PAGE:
Long Covid: what tribunal’s disability ruling means for HR

This article was first published by Personnel Today on the 23/06/22

23 June 2022

Whether long covid can be a “disability” for the purposes of the Equality Act has for some time been a grey area. Now we have had a ruling which, whilst not technically “binding,” will nonetheless give much needed clarity to those employers and employees looking for an answer to this important question. Richard Fox and Ozlem Mehmet explain what the ruling means.

This week, in Burke v Turning Point Scotland, the Scottish Employment Tribunal ruled that an individual suffering from long Covid was “disabled” for the purposes of the Equality Act 2010 and could therefore bring a disability discrimination claim against his former employer.

Although a first-instance decision, which is not binding on other tribunals, it will be interesting to see whether this ruling will result in a spike in tribunal claims brought by those who feel they have been treated unfairly as a result of having long Covid.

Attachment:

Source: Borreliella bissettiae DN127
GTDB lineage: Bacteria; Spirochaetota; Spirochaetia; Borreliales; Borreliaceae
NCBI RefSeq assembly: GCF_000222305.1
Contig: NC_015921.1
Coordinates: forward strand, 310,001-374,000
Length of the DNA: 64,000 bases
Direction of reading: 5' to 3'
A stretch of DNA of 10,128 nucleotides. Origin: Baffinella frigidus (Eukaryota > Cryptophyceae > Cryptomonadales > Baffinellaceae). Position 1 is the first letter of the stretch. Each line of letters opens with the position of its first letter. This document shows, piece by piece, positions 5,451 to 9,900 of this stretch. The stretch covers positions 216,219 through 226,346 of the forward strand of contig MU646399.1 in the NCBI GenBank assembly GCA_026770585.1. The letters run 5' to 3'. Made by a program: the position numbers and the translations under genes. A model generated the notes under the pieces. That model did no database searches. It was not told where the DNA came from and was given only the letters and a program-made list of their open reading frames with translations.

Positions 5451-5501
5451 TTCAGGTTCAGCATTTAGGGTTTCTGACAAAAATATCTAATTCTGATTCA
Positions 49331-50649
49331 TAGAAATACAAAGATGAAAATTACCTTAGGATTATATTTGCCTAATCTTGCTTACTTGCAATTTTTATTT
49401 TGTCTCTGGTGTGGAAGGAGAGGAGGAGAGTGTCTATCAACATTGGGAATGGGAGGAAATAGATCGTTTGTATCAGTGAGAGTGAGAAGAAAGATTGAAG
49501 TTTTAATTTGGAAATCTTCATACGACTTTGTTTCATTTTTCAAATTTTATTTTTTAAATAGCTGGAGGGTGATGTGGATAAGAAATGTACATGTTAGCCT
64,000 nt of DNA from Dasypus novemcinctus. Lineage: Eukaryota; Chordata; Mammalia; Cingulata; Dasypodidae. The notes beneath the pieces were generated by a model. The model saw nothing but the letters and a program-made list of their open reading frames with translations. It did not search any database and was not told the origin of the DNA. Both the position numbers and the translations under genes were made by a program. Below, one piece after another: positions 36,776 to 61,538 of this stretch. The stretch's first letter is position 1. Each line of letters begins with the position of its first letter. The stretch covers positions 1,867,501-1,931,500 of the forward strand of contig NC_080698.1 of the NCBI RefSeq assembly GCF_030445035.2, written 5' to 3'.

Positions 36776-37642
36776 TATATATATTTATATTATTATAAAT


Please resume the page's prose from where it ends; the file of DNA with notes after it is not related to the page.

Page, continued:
Facts of the case

The claimant, Mr Burke, was employed as a caretaker/security by Turning Point Scotland, a charity supporting those in need (including those with disabilities) for about 20 years.

Burke first contracted Covid in November 2020 and never returned to work. His initial Covid symptoms were very mild and flu-like, however, after the isolation period, he developed severe headaches and symptoms of fatigue. His symptoms meant he would:

  • need to lie down and rest from fatigue and exhaustion after waking, showering and dressing
  • be unable to perform household chores he was accustomed to helping out with, such as ironing, shopping and cooking meals
  • be unable to walk to his local shop to buy the newspaper (as he used to do)
  • have joint pain in his arms, legs and shoulders, together with a loss of appetite and inability to concentrate, and